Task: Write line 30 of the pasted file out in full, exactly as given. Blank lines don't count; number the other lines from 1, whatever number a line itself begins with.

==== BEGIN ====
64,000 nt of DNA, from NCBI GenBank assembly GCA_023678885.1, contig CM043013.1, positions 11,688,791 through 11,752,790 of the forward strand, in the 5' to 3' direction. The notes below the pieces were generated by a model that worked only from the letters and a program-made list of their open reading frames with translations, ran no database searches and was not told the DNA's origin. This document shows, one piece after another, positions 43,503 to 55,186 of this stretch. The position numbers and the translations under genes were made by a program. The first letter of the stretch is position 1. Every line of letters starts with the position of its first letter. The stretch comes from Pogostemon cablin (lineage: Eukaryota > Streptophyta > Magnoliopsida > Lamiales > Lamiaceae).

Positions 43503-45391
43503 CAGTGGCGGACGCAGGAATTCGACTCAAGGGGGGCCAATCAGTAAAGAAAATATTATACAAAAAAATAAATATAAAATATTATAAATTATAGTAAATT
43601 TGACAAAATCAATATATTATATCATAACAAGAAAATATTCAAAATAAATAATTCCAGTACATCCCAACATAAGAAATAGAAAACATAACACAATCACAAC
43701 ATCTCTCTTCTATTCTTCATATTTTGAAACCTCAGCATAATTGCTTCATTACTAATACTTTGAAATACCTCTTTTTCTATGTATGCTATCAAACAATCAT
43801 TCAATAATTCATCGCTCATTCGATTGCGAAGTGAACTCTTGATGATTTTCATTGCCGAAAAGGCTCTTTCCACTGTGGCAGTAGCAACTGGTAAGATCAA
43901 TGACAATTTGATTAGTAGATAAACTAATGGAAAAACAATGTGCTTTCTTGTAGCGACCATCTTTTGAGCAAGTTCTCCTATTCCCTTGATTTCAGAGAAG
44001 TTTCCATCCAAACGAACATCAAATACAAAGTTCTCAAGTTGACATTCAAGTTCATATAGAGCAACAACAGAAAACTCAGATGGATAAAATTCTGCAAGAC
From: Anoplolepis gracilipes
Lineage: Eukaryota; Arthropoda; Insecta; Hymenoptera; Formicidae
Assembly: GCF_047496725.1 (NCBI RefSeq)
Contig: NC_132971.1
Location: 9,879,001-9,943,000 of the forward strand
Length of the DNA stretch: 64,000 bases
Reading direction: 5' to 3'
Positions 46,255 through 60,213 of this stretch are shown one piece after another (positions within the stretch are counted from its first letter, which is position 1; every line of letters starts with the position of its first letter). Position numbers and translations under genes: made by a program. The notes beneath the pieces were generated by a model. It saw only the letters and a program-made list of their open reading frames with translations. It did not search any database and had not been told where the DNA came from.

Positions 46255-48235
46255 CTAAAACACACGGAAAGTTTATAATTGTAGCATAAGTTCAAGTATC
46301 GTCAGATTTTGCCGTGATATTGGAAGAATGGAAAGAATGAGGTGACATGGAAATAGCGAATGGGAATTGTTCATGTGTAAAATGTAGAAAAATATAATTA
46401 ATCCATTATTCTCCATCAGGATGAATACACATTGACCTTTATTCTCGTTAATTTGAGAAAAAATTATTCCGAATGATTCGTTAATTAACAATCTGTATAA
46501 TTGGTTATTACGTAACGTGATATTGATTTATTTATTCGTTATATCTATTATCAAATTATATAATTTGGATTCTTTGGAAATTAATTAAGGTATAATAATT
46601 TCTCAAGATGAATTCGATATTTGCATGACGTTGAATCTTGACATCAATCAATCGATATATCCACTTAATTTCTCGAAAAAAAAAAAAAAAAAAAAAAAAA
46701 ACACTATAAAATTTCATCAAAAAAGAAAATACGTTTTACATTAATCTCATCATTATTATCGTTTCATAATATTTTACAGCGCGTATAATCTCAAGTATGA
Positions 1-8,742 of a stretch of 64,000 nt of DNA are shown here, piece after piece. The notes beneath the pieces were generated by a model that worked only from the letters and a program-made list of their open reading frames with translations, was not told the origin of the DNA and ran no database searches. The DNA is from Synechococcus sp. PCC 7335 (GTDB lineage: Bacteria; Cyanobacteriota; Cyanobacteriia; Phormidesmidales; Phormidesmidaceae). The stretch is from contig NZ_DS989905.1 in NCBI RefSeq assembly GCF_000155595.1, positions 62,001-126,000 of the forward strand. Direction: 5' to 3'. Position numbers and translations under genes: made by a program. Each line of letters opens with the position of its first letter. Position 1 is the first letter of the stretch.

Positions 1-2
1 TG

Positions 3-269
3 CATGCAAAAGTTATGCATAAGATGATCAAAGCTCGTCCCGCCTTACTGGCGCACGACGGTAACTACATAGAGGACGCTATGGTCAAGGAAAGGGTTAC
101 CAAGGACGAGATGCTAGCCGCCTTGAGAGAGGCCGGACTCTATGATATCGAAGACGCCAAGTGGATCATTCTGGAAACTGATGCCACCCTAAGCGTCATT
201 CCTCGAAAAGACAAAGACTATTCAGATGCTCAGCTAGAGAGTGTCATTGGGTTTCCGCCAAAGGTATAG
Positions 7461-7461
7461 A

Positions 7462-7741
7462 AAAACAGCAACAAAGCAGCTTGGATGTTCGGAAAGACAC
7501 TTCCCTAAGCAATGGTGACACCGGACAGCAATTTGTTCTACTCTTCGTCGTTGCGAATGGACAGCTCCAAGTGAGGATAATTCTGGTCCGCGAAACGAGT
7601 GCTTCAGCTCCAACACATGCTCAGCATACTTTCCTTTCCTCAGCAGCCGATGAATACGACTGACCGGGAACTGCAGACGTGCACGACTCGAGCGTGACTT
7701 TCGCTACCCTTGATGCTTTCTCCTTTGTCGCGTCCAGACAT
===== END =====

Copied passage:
201 CCTCGAAAAGACAAAGACTATTCAGATGCTCAGCTAGAGAGTGTCATTGGGTTTCCGCCAAAGGTATAG